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Cressey opined that the nonsharable nature of the financial need was solely the perception of the individual involved and did not necessarily require any objective basis in fact. Thus the gambler who regularly loses more than he can afford
THEORIES OF OCCUPATIONAL FRAUD
might have either a sharable or nonsharable problem, depending on how he perceives it. Cressey then divided nonsharable problems into six subcategories:3
1. Violation of ascribed obligations. Simply put, this is the accumulation of debts, legitimate or otherwise, that the individual believes are incompatible with their social role(s) as husband, father, employee, friend, and so on, and, therefore, cannot be shared without embarrassment or loss of social standing.
2. Personal failure. While some issues in this category might be macroeconomic in nature (e.g., a recession), others are microeconomic and more intensely personal (e.g., poor investment decisions).
3. Business reversals. While similar to the personal failure category, Cressey here saw patterns of people willing to violate trusts to try to save a dying business.
4. Physical isolation. Some persons, faced with financial pressures, simply have, or perceive that they have, no one to turn to for help.
5. Status gaining. Some persons aspire to a certain station in life and want to associate with certain types of people. If their finances will not support these aspirations, they may view this as a nonsharable problem.
6. Employer-employee relations. Revenge is perhaps the dominant motive in these instances, where an employee believes he or she has been slighted and has no open or legitimate recourse to remedy the harm.
Dr. W. Steve Albrecht, trained as a Certified Public Accountant (CPA), is a researcher into occupational fraud and abuse and a person Wells credits with giving him some of the concepts necessary to start the Association of Certified Fraud Examiners.4 Working with other researchers, and funded by a grant from the Institute of Internal Auditors Research Foundation, Albrecht studied 212 frauds committed in the early 1980s, employing extensive questionnaires directed to internal auditors familiar with the incidents. One portion of the research concentrated on the motivations for the frauds in question, and yielded some likely characteristics: gambling and personal debts; a desire for personal gain coupled with dissatisfaction with compensation; chumminess with customers; a motivation to “beat the system;” and a fast and loose attitude toward rules.5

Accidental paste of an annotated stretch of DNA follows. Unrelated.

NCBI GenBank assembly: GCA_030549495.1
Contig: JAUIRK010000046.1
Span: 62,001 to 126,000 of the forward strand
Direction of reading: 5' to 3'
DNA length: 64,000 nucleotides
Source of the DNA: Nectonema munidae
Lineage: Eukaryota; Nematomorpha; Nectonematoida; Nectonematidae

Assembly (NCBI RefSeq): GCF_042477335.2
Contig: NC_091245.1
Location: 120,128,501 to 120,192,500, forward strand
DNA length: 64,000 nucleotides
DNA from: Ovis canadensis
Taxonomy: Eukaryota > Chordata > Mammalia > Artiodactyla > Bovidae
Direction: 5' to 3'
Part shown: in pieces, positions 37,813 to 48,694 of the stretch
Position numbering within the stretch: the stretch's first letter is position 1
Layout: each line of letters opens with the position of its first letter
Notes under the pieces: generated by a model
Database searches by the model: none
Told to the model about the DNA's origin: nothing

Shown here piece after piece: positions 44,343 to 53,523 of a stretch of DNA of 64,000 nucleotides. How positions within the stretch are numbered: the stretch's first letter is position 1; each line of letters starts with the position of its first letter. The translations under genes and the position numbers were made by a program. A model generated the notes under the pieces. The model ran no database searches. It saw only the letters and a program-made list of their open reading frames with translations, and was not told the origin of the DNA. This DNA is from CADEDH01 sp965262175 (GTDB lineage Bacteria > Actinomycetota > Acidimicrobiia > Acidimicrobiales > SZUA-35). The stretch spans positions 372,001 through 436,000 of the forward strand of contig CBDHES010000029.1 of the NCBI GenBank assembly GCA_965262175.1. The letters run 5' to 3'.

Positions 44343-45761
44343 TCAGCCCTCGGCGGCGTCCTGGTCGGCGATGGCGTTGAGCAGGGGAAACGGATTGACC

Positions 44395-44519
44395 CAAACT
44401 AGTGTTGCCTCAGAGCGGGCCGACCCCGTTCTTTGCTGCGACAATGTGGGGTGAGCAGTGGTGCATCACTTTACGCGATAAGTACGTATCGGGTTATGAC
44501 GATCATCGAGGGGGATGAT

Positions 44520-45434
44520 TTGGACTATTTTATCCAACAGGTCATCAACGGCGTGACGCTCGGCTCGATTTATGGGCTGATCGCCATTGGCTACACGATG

Wells notes the similarity of many of these motivators to what Cressey referred to as nonsharable financial problems, and concluded that Albrecht had found three primary elements to be present in the fraud causation: (1) a situational pressure (normally financial), (2) an opportunity to commit the fraud, and (3) a rationalization for committing the act.6 He notes that Albrecht and his colleagues found that “occupational fraud perpetrators are hard to profile and that fraud is difficult to predict.” He further notes, as of the date of his book, 1997, that “Albrecht’s research does not address—and no current research has been done to determine—if nonoffenders have many of the same characteristics.”7
The final study Wells cites is that of Richard C. Hollinger of Purdue University and John P. Clark of the University of Missouri, which was a federally funded study of 10,000 American workers. They, unlike Cressey and Albrecht, “concluded that employees steal primarily as a result of workplace conditions, and that the true costs of the problem are vastly understated”8 Hollinger-Clark did conclude, however, that five separate but interrelated sets of factors were significant in understanding occupational fraud. The first of these was external economic pressures, much like the unsharable financial problem that Cressey had hypothesized. The second hypothesis was that contemporary employees, especially younger ones (the study was published in 1983) were not as honest and hardworking as those of prior generations. The third premise was that any employee can be tempted to steal.9 The fourth hypothesis was that most employee theft was to some degree a result of job dissatisfaction. The fifth hypothesis was that theft occurs because of the broadly shared formal and informal structure, norms if you will, of the organization.10
Wells notes that Hollinger and Clark made several attempts to draw inferences from the data they had collected. They compared income levels with incidences of fraud and found no meaningful co-relations, other than one between a person’s concern about financial condition and the likelihood of resultant theft. This emphasis was repeated when respondents were asked to rank eight personal issues, such as health, educational issues, financial posture, and so on. They found that those who ranked finances as the first or second most important issue had higher incidences of theft as employees. They did note that there appeared to be few relationships as strong as that of youth and propensity to theft, hypothesizing that younger employees had less tenure and, therefore, less commitment to the victim organization.